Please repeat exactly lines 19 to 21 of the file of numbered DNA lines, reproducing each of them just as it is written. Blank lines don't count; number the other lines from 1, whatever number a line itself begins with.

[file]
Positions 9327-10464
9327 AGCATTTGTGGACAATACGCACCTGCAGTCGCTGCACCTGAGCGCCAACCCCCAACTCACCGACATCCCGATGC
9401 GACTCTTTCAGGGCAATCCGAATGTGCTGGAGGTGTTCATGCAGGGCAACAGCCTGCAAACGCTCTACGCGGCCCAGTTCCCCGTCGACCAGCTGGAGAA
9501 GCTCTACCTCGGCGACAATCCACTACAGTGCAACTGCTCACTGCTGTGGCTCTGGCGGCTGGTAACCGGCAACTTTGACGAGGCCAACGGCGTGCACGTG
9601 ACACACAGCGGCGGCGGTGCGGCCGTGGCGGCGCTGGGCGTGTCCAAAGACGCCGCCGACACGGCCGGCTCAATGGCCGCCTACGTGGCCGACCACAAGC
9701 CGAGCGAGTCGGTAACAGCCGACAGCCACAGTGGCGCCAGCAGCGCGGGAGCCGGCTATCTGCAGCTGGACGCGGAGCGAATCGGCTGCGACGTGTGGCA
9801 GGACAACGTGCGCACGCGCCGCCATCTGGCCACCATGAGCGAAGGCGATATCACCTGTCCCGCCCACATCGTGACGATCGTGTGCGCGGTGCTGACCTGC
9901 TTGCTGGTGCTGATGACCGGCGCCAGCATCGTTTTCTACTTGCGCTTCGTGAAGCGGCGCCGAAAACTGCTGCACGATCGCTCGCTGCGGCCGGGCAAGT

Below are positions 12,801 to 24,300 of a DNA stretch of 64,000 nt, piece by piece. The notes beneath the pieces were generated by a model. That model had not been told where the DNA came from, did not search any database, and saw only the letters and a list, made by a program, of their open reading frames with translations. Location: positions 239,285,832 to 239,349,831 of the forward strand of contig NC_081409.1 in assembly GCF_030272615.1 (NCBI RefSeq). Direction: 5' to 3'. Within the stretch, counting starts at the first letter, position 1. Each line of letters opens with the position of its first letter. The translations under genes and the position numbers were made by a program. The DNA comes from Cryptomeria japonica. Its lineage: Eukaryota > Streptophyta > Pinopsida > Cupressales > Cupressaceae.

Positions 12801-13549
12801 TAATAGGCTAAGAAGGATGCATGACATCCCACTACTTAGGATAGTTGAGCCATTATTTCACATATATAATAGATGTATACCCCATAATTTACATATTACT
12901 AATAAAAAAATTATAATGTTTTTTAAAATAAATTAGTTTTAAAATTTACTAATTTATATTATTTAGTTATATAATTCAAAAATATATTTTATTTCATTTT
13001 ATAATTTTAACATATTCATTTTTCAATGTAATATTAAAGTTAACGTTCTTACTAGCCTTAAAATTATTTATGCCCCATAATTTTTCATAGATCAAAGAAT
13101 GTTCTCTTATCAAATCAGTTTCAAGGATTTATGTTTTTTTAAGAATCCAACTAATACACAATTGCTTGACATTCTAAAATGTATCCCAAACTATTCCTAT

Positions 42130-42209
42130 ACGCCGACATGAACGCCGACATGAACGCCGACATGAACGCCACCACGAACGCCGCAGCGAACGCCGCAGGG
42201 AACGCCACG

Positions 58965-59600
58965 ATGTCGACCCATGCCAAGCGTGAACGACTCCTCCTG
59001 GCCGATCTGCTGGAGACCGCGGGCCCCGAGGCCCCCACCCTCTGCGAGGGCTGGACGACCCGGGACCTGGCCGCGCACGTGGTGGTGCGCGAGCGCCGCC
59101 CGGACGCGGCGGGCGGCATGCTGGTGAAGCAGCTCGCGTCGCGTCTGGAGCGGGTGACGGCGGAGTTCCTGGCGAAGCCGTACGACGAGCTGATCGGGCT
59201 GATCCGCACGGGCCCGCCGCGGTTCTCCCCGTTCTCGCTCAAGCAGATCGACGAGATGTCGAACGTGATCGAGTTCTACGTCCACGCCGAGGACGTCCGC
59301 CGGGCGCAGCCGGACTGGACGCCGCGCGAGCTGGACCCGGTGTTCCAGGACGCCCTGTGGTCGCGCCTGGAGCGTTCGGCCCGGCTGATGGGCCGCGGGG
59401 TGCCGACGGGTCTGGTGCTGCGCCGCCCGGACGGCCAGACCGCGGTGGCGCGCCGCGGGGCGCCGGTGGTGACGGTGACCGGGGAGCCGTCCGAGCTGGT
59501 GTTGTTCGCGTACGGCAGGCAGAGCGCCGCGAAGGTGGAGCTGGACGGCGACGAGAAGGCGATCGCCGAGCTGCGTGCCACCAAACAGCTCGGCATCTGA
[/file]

58965 ATGTCGACCCATGCCAAGCGTGAACGACTCCTCCTG
59001 GCCGATCTGCTGGAGACCGCGGGCCCCGAGGCCCCCACCCTCTGCGAGGGCTGGACGACCCGGGACCTGGCCGCGCACGTGGTGGTGCGCGAGCGCCGCC
59101 CGGACGCGGCGGGCGGCATGCTGGTGAAGCAGCTCGCGTCGCGTCTGGAGCGGGTGACGGCGGAGTTCCTGGCGAAGCCGTACGACGAGCTGATCGGGCT